Choosing a Safer Apartment Community in Georgia- PART ONE: The Apartment Search
This is the first of our three-part blog series on finding and maintaining the safest apartment possible, regardless of your neighborhood. Whether you live in a Georgia area considered safe or more risky, it’s worthwhile to protect yourself by following a few simple rules when choosing your next residence or making some easy adjustments that will make you a bit more secure at your current residence.
PART ONE: The Apartment Search
If you are considering living in an apartment, you should first learn as much as possible about:
- the location and history of the apartment property
- the people who live and congregate on the property
- the location and physical integrity of the individual apartments you’re considering
- the management and maintenance staff
FACT: The vast majority of violent apartment attacks occur at properties that allow non-violent property crime and loitering to go unchecked.
Search Rule # 1 – Location: Know as much as you can about the community.
You know the old advice about what three things are most important when buying a house? LOCATION! LOCATION! LOCATION! This is just as important when choosing an apartment.
As apartment communities go, your safety depends primarily on WHERE you live. This is less about zip codes or school districts than about WHO else lives in the area, WHO is attracted to the area, WHO congregates in the area, and HOW these people spend their time.
CRIME HISTORY is the #1 predictor of future crime. Ideally, you would go to the local police department and obtain copies of reports of crime for all of the apartment properties you’re considering. But, in most jurisdictions it would take months to get these, and you probably don’t have that kind of time. Instead, you can and should ask the leasing staff of any community you’re considering, to allow you to review the incident reports and police reports they have on file for at least the previous 3 years. If they tell you they don’t keep these reports or refuse to let you see them, you should mark this community off your list of possibilities.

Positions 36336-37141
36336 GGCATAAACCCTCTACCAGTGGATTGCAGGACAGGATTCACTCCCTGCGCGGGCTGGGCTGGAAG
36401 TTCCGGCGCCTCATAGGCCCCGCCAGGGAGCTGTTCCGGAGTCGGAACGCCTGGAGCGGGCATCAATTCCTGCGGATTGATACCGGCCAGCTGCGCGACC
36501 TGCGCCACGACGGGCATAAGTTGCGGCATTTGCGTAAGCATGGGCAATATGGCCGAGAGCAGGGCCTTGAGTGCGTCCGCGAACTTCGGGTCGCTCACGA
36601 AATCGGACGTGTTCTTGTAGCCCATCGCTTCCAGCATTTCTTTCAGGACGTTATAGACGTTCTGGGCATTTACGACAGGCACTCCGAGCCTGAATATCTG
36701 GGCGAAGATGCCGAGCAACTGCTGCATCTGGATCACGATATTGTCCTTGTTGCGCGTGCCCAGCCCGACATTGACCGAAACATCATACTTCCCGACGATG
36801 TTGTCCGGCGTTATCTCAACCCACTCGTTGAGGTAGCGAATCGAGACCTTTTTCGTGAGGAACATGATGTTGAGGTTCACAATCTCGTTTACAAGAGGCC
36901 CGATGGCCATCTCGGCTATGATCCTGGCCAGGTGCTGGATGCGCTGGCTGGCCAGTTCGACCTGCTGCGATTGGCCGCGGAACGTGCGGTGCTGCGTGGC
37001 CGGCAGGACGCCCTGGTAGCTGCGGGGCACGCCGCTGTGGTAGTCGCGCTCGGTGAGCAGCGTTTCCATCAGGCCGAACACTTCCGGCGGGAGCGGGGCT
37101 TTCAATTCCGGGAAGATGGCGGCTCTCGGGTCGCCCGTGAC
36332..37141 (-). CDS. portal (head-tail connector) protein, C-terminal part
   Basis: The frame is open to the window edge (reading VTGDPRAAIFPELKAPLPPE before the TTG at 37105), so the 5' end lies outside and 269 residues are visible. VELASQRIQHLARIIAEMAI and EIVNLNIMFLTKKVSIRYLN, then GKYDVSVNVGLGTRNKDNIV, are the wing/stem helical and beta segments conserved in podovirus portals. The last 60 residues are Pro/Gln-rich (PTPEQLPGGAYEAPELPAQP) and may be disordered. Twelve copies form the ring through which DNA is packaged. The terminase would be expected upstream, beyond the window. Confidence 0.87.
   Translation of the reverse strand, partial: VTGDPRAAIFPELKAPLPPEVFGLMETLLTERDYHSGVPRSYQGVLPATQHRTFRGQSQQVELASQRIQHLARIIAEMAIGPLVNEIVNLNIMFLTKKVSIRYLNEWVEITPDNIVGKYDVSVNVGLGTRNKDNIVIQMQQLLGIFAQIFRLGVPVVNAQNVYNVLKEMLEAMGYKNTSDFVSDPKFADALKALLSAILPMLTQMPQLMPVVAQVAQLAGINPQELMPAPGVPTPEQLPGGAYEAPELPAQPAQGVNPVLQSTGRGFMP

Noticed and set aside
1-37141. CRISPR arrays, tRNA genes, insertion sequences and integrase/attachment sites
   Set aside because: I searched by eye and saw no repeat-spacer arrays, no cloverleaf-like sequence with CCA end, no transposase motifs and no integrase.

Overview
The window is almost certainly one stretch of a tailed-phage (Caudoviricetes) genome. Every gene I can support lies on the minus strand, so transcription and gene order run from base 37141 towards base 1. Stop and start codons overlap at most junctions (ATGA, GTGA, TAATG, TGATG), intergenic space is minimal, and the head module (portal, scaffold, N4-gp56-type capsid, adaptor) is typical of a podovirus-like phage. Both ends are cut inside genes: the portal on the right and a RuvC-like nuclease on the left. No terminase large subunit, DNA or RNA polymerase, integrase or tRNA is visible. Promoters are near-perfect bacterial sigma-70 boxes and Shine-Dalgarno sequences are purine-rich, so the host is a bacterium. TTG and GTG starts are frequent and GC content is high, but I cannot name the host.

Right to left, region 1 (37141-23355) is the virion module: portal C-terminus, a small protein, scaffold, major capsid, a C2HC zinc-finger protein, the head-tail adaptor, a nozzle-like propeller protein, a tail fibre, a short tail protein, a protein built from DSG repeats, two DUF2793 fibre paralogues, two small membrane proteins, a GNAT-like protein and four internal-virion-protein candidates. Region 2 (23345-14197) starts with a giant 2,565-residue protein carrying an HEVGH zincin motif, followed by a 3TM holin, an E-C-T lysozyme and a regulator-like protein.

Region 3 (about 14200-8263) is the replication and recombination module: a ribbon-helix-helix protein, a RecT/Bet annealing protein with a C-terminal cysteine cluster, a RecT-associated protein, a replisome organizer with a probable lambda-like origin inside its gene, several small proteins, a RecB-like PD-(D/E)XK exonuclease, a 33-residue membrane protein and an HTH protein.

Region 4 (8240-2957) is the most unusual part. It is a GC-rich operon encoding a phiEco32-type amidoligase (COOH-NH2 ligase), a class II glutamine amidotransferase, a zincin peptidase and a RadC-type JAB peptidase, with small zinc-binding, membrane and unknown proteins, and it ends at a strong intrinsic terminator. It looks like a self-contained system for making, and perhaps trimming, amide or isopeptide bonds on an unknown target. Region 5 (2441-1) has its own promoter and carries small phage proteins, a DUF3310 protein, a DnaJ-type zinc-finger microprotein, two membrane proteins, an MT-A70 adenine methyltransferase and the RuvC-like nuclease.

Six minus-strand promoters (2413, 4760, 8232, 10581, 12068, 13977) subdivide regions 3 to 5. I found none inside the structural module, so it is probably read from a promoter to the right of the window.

“Curb Appeal” Does Not Guarantee Safety – while those newly planted pansies and shiny balloons may get you into the leasing office, be aware that these are marketing strategies, first and foremost.
Do all of the Vehicle Control Gates work? Are they often damaged or out of order? Is there a record of repair available for you to review? Controlled Access Gates Do Not Guarantee Safety. Many properties advertise the presence of vehicular control gates in order to attract new tenants. Make sure they work properly!
“Courtesy Officers” are not the same as security guards – in fact, most landlords specifically attempt to disclaim any responsibility for their tenants’ safety in the language of their lease. Do not be fooled. Most landlords give free or reduced rent to off-duty police officers whose main job is to hand out tenant letters and eviction papers – and to help protect the landlord’s property from getting damaged. And, most landlords tell their tenants not to report crimes to the courtesy officer but to call 911, directly.
Search Rule # 2 – Consider the Property’s Parking Lots
Walking alone from your car to your apartment or mailbox may put you at risk. Consider where you would be parking on a prospective apartment property and make sure you would be able to do the following to keep yourself safe:
- Back your car into a parking spot or in a position that eliminates as many blind spots as possible as you get out of your car
- Have a clear line of sight to your apartment or mailbox from wherever you park.
Next week, in PART TWO we will discuss more tips for searching out the safest possible home, and stay tuned for PART THREE in which we provide easy tips for improving the safety of your existing home – no matter where you live.
If you or someone you love has been the victim of a violent crime, we understand the pain and psychological damage that can follow. We also understand all of the legal implications and are here to help you- contact us anytime.
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I have seen Gilbert Deitch in every capacity as a lawyer. I have opposed him in premises liability cases, used him as a consultant and seen his work as a trial lawyer
Gino Brogdon, Former Judge
Fulton County Superior Court